Another interview I recall was at a (council, I think) election count in 2005, when I asked what he thought the IRA would do on decommissioning, and he cautiously answered along the lines of saying what he thought someone might do if they were in the IRA’s position. And it was, sure enough, what the IRA did a few months later.
The point that I am making is that Mr Robinson is a shrewd tactician with a deep memory of loyalist and unionist successes and failures.
He saw up close the 1974 Ulster Worker’s Council Strike, the rise and fall of ‘rolling devolution’ at Stormont in the 1980s, and the Anglo Irish Agreement (he was involved in am 1987 Task Force that examined some of the failings of the unionist response to that deal).
He was on the losing side of the 1998 Belfast Agreement referendum and he then helped steer the DUP towards power sharing.
He has had three decades of service in the House of Commons, seeing how governments operate. He was not only first minister of Northern Ireland, he managed to survive a domestic crisis in late 2009 which had looked set to destroy his career, but instead saw him stay at the top of NI politics for six more years.
In light of that extraordinary breadth of unionist experience, it is striking that on Friday he did not dismiss out of hand the idea of collapsing Stormont. But he was saying that there are no good options.
He was also clearly implying that the DUP cannot ride two horses, of pretending to oppose the protocol while implementing it.
My own view is that bringing down devolution or, more accurately, creating a situation in which Stormont cannot operate, could result in this UK government, which is so weak towards the Irish, imposing joint stewardship of NI with Dublin (ie not quite joint authority but giving huge input to a nationalist partisan such as Simon Coveney).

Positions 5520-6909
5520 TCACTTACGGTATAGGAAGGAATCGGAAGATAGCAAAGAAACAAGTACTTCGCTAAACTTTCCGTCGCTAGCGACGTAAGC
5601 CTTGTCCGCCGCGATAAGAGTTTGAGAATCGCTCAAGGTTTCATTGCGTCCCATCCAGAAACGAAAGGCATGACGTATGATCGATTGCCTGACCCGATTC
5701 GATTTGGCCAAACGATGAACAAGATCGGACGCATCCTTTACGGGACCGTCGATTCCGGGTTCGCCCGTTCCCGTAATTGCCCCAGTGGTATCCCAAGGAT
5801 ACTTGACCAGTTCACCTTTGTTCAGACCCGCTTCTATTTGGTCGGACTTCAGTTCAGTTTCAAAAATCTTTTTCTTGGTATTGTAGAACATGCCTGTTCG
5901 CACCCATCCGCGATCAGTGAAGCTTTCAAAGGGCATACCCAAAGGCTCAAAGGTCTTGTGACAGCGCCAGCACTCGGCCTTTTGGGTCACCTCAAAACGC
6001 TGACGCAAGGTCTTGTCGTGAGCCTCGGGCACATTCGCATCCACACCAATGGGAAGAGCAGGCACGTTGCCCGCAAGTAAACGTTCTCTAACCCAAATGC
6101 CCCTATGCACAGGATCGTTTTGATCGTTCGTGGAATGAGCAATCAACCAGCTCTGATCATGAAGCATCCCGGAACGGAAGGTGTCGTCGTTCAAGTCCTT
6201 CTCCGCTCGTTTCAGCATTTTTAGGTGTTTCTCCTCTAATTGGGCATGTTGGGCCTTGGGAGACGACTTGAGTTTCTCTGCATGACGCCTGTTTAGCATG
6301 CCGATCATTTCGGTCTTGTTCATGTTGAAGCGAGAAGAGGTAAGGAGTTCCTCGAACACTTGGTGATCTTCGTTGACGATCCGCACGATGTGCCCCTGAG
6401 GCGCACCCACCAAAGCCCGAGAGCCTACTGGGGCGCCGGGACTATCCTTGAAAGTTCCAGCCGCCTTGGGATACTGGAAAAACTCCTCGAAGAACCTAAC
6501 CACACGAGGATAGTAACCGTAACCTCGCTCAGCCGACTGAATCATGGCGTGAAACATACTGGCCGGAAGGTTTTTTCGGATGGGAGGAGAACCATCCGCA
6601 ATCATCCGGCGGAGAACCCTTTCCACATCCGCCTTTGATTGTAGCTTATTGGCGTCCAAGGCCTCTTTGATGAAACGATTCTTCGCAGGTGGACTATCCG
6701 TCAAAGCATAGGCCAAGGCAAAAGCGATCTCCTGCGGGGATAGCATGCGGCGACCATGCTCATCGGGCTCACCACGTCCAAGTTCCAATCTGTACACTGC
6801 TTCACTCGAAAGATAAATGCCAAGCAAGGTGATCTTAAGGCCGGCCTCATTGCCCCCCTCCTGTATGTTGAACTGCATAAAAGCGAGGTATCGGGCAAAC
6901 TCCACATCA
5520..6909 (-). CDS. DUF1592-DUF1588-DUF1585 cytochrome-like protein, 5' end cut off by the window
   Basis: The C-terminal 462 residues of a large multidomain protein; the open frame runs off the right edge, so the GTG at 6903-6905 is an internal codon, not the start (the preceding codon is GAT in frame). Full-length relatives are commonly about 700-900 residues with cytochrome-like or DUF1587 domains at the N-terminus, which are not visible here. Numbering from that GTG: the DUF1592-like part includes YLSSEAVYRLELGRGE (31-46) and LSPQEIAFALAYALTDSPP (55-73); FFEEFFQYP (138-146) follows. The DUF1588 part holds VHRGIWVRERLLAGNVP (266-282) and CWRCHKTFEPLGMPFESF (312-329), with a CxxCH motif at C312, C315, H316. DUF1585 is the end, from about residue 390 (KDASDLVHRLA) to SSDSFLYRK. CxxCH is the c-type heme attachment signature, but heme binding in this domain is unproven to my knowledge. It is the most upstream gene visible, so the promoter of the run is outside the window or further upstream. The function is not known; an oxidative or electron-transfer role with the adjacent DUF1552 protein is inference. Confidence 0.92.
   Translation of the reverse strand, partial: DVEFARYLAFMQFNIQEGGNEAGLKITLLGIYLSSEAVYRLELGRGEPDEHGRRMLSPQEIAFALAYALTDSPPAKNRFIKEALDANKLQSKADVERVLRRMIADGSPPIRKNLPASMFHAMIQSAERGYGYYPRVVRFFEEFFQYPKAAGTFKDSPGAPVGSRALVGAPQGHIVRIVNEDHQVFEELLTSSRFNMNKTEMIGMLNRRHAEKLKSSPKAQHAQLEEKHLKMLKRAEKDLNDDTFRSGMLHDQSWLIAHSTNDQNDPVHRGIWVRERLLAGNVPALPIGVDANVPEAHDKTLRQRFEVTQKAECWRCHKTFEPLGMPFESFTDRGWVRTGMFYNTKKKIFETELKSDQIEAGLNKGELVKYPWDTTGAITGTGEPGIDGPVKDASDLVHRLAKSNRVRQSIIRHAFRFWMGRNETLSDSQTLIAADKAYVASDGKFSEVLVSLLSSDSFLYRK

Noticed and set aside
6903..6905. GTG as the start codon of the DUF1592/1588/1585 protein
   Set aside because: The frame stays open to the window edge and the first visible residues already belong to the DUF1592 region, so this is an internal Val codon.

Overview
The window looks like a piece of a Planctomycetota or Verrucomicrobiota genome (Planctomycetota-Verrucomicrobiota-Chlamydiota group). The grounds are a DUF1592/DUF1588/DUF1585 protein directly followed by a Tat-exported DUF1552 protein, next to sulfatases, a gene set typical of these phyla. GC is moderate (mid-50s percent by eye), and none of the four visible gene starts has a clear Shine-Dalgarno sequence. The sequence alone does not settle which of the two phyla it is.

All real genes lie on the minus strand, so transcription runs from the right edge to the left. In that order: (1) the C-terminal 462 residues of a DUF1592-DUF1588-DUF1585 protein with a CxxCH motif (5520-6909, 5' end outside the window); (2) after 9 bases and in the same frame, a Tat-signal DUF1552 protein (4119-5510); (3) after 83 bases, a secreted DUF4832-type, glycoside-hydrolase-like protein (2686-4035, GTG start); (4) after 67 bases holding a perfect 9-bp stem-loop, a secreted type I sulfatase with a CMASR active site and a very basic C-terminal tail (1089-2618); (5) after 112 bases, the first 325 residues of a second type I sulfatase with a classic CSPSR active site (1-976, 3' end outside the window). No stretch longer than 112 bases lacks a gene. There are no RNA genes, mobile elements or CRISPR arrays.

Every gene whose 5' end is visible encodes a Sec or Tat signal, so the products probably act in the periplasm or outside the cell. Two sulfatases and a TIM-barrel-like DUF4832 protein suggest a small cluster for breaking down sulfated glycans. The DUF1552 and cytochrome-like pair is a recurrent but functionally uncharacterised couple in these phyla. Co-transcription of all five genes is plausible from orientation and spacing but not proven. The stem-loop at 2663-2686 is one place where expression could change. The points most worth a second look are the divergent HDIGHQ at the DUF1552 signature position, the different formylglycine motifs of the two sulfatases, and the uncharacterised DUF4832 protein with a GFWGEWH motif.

Yet unionists are not entirely without power, as shown by the respectful way Alastair Campbell (quoted in a tweet at the top of the page) refers to Peter Robinson’s column.
It would also be embarrassing for Boris Johnson’s government to be exposed as so disloyal to unionists that it was prepared to punish them in a way it never dared when Sinn Fein collapsed Stormont.
The responses of Arlene Foster and Steve Aiken yesterday, seeming to rule out significant action, will just embolden London that it can further entrench the sea border.
It was intriguing to see last night therefore Richard Bullick, a one-time key advisor to Mr Robinson and a similarly strategic thinker, cite — in a non dismissive way — a tweet that raised the idea that DUP ministers might frustrate implementation of the protocol.
• Ben Lowry (@BenLowry2) is News Letter deputy editor, More columns by him below
• Ben Lowry Jan 30: At last, clear reason for UK and unionists to stop being weak towards Ireland/EU
• Ben Lowry Jan 16: The Irish Sea border was imposed because UK knew unionists would take it
• Ben Lowry in 2020: Last night unionists celebrated a move towards Irish unity